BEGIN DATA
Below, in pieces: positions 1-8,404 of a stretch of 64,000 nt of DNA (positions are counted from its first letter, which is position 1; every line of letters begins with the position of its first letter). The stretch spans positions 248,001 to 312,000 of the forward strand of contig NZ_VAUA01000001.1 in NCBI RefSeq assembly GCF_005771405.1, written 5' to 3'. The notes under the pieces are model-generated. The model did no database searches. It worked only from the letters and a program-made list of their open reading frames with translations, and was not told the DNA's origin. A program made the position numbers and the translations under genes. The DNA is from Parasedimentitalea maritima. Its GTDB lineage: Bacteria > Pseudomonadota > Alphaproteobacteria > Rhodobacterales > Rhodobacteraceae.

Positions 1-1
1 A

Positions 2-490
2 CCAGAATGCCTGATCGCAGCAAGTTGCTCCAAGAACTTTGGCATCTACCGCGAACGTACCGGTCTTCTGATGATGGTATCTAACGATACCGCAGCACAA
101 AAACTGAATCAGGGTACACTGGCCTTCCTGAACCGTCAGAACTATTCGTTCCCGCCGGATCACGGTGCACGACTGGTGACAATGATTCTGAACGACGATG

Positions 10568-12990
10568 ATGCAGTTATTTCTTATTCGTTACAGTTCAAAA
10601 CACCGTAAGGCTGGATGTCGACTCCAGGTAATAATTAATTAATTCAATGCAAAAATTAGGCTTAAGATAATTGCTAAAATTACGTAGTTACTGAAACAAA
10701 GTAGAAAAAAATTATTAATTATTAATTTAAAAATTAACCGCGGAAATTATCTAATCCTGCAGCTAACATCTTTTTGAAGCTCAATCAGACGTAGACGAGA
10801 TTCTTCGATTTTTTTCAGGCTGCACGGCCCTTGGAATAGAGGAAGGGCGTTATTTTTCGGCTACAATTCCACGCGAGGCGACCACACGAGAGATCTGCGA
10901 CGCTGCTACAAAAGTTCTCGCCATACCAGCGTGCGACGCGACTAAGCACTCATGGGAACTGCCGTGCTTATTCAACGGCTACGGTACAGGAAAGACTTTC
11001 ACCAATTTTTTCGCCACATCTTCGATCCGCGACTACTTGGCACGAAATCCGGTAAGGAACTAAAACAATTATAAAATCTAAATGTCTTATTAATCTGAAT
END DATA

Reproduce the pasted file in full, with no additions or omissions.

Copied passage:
Below, in pieces: positions 1-8,404 of a stretch of 64,000 nt of DNA (positions are counted from its first letter, which is position 1; every line of letters begins with the position of its first letter). The stretch spans positions 248,001 to 312,000 of the forward strand of contig NZ_VAUA01000001.1 in NCBI RefSeq assembly GCF_005771405.1, written 5' to 3'. The notes under the pieces are model-generated. The model did no database searches. It worked only from the letters and a program-made list of their open reading frames with translations, and was not told the DNA's origin. A program made the position numbers and the translations under genes. The DNA is from Parasedimentitalea maritima. Its GTDB lineage: Bacteria > Pseudomonadota > Alphaproteobacteria > Rhodobacterales > Rhodobacteraceae.

Positions 1-1
1 A

Positions 2-490
2 CCAGAATGCCTGATCGCAGCAAGTTGCTCCAAGAACTTTGGCATCTACCGCGAACGTACCGGTCTTCTGATGATGGTATCTAACGATACCGCAGCACAA
101 AAACTGAATCAGGGTACACTGGCCTTCCTGAACCGTCAGAACTATTCGTTCCCGCCGGATCACGGTGCACGACTGGTGACAATGATTCTGAACGACGATG

Positions 10568-12990
10568 ATGCAGTTATTTCTTATTCGTTACAGTTCAAAA
10601 CACCGTAAGGCTGGATGTCGACTCCAGGTAATAATTAATTAATTCAATGCAAAAATTAGGCTTAAGATAATTGCTAAAATTACGTAGTTACTGAAACAAA
10701 GTAGAAAAAAATTATTAATTATTAATTTAAAAATTAACCGCGGAAATTATCTAATCCTGCAGCTAACATCTTTTTGAAGCTCAATCAGACGTAGACGAGA
10801 TTCTTCGATTTTTTTCAGGCTGCACGGCCCTTGGAATAGAGGAAGGGCGTTATTTTTCGGCTACAATTCCACGCGAGGCGACCACACGAGAGATCTGCGA
10901 CGCTGCTACAAAAGTTCTCGCCATACCAGCGTGCGACGCGACTAAGCACTCATGGGAACTGCCGTGCTTATTCAACGGCTACGGTACAGGAAAGACTTTC
11001 ACCAATTTTTTCGCCACATCTTCGATCCGCGACTACTTGGCACGAAATCCGGTAAGGAACTAAAACAATTATAAAATCTAAATGTCTTATTAATCTGAAT